A second EU vote would be a dereliction of duty and unleash appalling hatred and bitterness.
We can now see that when Theresa May said “no deal is better than a bad deal”, what she really meant was that no deal was not just worse than a bad deal but was in fact her personal red line.
This was singularly unfortunate, since it was obvious from the start that the EU would never agree to anything that would enable Britain to do what the Brexit vote intended it to do: become competitive and prosper.
Since the EU is a protectionist cartel designed to stifle competition and freedom from its diktats, no-deal Brexit was always the only show in town.
The EU understood, though, that May wouldn’t countenance leaving without a deal. With the assistance of Britain’s Sir Humphreys, it deployed this pre-emptive surrender as the weapon to force Britain to choose between a deal that effectively keeps it attached to the EU and no deal.
It thought it was thus making Britain an offer it couldn’t refuse. But the EU doesn’t begin to grasp the dogged British attachment to national independence and sovereign power over laws passed by parliament.
The most arrogant Remainers have contemptuously dismissed such affection for sovereignty as “ideology” and “principles”. These apparently have no place in the serious business of government, which is all about negotiation and compromise.
But compromise was never an option if the referendum result was to be honoured. For compromise means half-in, half-out. And half-out means still remaining in.
We are, however, where we are: in a profound political and constitutional crisis. So what is to be done? Let’s search for the least worst alternative.
Accepting May’s deal should be unthinkable. It would tie Britain under the EU’s control without us even having a seat at the table. Worse even than cementing our loss of sovereignty, it would give the EU the power effectively to dismember it by dividing Britain from Northern Ireland.
Renegotiating these terms is not an option. The EU said so, and anyway there would be no point in Britain negotiating as an even more craven supplicant.
A second referendum should be rejected as profoundly undemocratic. At best it would ignore the result of the 2016 plebiscite as well as a manifesto commitment; at worst, it would be a cynical attempt to reverse the Brexit vote. It would also be an astonishing dereliction of political duty. Government would be dumping the mess it has itself made onto the laps of the people, telling them to sort it out. And what would be the question? May’s deal or no deal? Leave or remain again? The hatred, bitterness and recriminations this would unleash would be appalling. There would be the same arguments on both sides, the same contested claims, the same lack of reliable information about what is in large measure unpredictable.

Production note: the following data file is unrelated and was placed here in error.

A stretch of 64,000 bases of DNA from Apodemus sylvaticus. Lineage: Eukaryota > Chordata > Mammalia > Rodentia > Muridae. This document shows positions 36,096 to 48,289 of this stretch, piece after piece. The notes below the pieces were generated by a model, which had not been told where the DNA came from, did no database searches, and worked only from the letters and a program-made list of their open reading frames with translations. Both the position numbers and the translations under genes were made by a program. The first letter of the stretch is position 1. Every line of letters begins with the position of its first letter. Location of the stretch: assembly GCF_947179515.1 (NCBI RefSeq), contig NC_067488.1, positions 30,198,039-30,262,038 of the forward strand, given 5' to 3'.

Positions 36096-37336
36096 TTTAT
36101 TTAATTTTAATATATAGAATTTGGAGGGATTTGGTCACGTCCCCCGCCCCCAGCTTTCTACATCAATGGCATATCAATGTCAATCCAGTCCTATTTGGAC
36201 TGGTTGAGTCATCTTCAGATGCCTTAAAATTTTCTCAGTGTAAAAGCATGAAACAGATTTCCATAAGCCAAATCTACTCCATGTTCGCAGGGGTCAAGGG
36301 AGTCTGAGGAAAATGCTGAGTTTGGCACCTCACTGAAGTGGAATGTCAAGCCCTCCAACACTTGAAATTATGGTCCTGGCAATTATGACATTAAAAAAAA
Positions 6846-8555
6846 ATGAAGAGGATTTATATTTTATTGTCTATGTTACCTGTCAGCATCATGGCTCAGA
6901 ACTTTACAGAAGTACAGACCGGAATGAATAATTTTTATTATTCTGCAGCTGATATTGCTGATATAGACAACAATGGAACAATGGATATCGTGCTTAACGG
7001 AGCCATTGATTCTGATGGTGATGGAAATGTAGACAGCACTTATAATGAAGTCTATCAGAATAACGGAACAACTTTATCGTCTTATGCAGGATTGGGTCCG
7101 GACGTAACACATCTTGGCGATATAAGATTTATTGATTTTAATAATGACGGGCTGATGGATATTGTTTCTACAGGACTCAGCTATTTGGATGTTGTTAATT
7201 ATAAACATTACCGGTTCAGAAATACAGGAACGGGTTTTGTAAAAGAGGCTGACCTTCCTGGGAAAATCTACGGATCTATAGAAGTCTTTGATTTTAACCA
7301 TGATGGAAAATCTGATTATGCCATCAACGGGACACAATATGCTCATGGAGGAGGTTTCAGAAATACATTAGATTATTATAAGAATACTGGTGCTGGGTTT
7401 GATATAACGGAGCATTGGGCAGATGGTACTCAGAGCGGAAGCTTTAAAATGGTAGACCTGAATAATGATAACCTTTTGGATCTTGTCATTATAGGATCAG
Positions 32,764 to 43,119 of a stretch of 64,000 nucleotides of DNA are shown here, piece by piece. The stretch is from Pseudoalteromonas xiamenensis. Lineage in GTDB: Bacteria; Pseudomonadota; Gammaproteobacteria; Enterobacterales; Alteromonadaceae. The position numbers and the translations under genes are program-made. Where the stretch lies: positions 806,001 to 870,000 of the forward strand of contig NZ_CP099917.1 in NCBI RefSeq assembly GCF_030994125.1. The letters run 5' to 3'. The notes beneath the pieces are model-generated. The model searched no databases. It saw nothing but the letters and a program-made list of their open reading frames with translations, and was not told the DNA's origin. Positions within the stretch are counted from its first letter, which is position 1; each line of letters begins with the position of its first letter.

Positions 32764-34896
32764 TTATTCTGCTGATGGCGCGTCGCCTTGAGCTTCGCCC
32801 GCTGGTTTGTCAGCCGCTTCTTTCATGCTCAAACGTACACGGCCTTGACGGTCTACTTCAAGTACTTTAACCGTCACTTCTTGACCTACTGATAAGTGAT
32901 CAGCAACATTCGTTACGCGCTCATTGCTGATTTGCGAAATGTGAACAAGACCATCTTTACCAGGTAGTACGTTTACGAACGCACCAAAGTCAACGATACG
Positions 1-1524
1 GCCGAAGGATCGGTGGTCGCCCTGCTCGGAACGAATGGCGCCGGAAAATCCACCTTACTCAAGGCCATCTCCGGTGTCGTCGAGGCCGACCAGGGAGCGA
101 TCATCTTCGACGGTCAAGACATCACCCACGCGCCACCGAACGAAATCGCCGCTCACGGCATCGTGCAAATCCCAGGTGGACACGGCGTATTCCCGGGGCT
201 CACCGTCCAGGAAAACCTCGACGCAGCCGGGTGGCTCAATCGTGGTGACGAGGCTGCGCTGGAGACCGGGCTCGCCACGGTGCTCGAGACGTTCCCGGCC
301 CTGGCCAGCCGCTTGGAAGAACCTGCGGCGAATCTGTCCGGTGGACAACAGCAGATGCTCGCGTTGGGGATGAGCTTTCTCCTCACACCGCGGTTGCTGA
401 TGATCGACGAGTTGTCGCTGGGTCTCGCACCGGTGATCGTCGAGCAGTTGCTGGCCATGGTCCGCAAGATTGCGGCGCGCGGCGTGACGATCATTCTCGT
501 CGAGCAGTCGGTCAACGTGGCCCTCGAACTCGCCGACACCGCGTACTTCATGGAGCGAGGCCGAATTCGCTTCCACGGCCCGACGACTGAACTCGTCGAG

So that brings us to leaving without a deal. Many are against this on the grounds that it would be so catastrophic any alternative would be better. Really? The economist Patrick Minford has said fears that the EU will introduce costly border delays or new demands on product standards are groundless. The WTO Trade Facilitation Agreement, the WTO Technical Barriers to Trade Agreement and the Kyoto Convention of the World Customs Organisation all forbid such moves.
They also commit the EU, he says, to computerised pre-cleared border processing activities and physical inspections (typically only about 2 per cent of shipments) that must be intelligence led.
The president of the Calais region, moreover, has made clear that its interests lie in continuing to trade smoothly with Britain — not least because ports such as Rotterdam, Zeebrugge, Antwerp and Hanover are poised to take its business should it not do so.
We’ve been told that no-deal would mean a breakdown in supplies of food and medicines, or planes unable to fly in or out. The former Brexit secretary David Davis has said these claims are “proven nonsense” and “scare stories”. Willie Walsh, chief executive of International Airlines Group, has categorically rejected the idea that flights between Britain and the EU would be grounded.
In any event, why assume that the EU wouldn’t itself suffer badly from punishing Britain like this? As the former chairman of the foreign affairs select committee Crispin Blunt has said, leaving on WTO terms is entirely manageable “unless the EU is going to act as a hostile power against the UK and do as much damage to itself as it does to us in the process”.
Of course there would be problems and difficulties in such a momentous disengagement. The calculation made by many Brexiteers, however, is that in the long run it would be worth it, both in terms of regaining the power of national self government and the economic advantages of independent trade deals.
If Britain leaves with no deal, Remainers may shout and scream. If the Brexit vote is betrayed by parliament having given the people a choice and then refusing to honour it, the entire democratic system will be tarnished in the eyes of millions.
The people did not vote in the referendum for any kind of deal or none. They simply voted to leave. If that is not now honoured, the damage not just to the Conservative Party but to democracy itself will be immeasurable.
The government must not dump its mess into the laps of the people.
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